TAMPA — Da'Quan Bowers will be counted on as an every-down defensive end for the Bucs this season. That much he knows.
What is less clear is which snaps Bowers will spend at his traditional position of left end and which ones he will switch sides with Adrian Clayborn and rush the passer from the right.
In a scheme much more synonymous with college than pro football, coach Greg Schiano will flip flop his defensive ends based on the offensive formation.
"It's different," Clayborn said. "I thought I wouldn't like it. It's a lot different, switching hands and coming from different angles. But it's good."
What's the only thing that can stop the flop?
On likely passing downs, Clayborn and Bowers will rush from the right and left defensive end spots, respectively.
"This year we're kind of flipping our ends," defensive coordinator Bill Sheridan said. "Last year we played left or right but now we're trying to specialize body types."
It's not uncommon for NFL defensive ends to occasionally switch sides, to create a different look for the offense or a mismatch with an offensive tackle.
But technique is so critical for success in the pros, most teams prefer to leave their ends on one side, regardless of offensive formation, down or distance.
Which hand a defensive end puts in the dirt matters. The angle of pursuit matters. And perhaps most important to players, which position gets paid the most matters.
Right defensive ends are considered the premier NFL pass rushers. They normally attack quarterbacks from their blind side, provided the passers are righthanded, and they draw the most athletic blocker in the opposing left tackle.
Convincing a player like Clayborn, a first-round pick in 2011 who led the team in sacks with 71/2 as a rookie, might be a hard sell.
"To tell the truth, coming out of college all the critics were saying I can't play left and I kind of bought into it," Clayborn said. "But I'm loving it. I'm loving going back and forth. It kind of gives me energy."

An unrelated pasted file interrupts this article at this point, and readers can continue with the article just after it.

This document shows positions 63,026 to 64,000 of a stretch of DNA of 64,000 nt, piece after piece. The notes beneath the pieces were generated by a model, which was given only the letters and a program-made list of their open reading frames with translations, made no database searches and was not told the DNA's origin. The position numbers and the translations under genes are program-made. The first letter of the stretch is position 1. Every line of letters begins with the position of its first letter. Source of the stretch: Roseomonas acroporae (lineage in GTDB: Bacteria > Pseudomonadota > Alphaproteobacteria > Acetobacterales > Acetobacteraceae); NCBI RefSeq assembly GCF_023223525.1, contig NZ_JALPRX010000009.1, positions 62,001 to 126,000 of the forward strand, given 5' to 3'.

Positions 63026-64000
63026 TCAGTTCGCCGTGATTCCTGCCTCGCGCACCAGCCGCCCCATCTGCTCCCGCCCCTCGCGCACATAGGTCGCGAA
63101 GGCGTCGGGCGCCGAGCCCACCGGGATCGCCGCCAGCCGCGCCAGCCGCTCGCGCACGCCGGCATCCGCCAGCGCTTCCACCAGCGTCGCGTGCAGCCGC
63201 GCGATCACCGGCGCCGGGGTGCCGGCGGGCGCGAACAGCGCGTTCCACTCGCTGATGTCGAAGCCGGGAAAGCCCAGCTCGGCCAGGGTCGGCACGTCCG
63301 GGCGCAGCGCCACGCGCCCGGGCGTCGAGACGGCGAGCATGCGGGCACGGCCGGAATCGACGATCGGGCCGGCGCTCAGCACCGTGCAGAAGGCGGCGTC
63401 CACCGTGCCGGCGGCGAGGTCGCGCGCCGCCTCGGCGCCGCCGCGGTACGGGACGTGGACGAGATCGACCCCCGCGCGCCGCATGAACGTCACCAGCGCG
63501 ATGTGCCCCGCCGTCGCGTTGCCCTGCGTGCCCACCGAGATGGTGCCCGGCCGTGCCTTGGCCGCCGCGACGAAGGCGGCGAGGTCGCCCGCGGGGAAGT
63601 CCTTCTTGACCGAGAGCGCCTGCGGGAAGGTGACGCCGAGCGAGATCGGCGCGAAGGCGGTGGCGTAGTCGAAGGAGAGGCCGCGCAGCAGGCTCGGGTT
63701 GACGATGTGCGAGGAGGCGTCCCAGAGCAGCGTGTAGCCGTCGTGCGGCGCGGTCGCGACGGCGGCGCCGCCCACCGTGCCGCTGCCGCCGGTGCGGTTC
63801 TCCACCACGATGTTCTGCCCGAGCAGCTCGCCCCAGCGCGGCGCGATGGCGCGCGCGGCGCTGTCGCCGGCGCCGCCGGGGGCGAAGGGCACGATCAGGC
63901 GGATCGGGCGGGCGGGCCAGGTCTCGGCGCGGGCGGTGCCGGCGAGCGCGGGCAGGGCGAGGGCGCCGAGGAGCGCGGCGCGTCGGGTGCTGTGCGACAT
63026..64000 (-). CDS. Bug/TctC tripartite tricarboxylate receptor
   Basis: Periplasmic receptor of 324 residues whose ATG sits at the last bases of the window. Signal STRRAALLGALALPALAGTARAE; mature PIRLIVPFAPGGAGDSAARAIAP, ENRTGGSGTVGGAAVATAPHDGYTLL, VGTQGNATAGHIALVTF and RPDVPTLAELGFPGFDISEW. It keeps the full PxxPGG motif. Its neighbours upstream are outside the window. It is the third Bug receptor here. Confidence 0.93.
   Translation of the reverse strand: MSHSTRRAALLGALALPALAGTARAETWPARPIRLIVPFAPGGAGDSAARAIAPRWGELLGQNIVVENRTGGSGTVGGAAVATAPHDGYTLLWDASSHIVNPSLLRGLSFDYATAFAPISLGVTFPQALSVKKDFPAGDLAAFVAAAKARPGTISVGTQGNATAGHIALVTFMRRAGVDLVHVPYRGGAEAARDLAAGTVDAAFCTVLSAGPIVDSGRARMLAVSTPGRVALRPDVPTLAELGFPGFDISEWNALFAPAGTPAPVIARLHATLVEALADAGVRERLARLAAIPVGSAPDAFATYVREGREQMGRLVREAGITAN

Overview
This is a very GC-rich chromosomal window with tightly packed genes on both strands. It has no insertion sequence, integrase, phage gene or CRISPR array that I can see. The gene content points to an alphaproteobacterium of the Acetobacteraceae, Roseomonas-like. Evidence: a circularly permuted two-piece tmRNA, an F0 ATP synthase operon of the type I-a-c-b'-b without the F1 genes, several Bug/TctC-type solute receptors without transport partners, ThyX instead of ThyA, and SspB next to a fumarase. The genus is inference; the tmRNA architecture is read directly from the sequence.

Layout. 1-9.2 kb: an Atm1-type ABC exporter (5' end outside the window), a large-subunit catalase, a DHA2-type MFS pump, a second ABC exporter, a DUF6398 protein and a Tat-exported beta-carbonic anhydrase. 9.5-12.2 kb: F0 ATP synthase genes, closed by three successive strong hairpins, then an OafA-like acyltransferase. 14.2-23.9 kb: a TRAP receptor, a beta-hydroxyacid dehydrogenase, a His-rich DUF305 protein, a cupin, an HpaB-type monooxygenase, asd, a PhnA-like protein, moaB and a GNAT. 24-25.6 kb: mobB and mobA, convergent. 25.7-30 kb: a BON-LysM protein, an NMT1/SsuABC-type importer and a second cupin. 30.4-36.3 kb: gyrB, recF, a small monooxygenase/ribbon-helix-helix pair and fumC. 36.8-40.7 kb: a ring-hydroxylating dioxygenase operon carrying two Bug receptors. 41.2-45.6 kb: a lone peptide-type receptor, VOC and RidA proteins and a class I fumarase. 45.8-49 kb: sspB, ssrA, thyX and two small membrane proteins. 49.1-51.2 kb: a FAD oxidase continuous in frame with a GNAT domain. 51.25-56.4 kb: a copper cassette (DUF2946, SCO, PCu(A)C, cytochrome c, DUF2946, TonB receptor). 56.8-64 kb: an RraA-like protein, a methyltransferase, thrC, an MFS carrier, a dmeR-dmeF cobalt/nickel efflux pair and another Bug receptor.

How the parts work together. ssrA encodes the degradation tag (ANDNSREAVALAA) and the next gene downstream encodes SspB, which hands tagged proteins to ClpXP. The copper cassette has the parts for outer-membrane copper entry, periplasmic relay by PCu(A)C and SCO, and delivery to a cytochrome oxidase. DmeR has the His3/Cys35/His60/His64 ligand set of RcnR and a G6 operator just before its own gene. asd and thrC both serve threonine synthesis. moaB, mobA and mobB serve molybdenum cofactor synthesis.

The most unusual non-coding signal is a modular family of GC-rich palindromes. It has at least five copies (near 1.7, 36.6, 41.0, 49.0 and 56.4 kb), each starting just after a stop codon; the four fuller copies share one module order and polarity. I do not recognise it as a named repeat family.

The flip-flopping creates similar matchups on every down by adjusting to where the opposing tight end or split end lines up, reducing the volume of assignments those defensive ends are responsible for on traditional run-pass downs.
The downside is, young players such as Bowers and Clayborn might develop more slowly by not perfecting technique from their natural pass rush position.
"That's the dropoff of flip-flopping them," Sheridan said. "You've got to play left and right.
"But the pictures that you're seeing should be the same. You're lining up on the same offensive surface and what you have next to you, whether it's a three technique (Gerald McCoy) or the nose tackle, that's the same. In our minds, the carryover learning is better. You've got to be left or right, but the scheme stuff should be similar and in our mind, that's better."
Schiano, who spent 11 seasons at Rutgers, has been scrutinized for bringing some ideas from college. Remember the kneeldown game when he ordered his defense to attack as Giants quarterback Eli Manning prepared to take a knee and run the clock out? That was more about etiquette than execution.
NFL defensive ends in 3-4 schemes frequently line up on either side, sometimes in a two-point stance. But to systematically flop pass rushers in a 4-3? That's not as common in the pros.
And for a guy like Bowers, learning how to play on every down might not be his biggest adjustment.
Rick Stroud can be reached at firstname.lastname@example.org. View his blog at tampabay.com/blogs/bucs.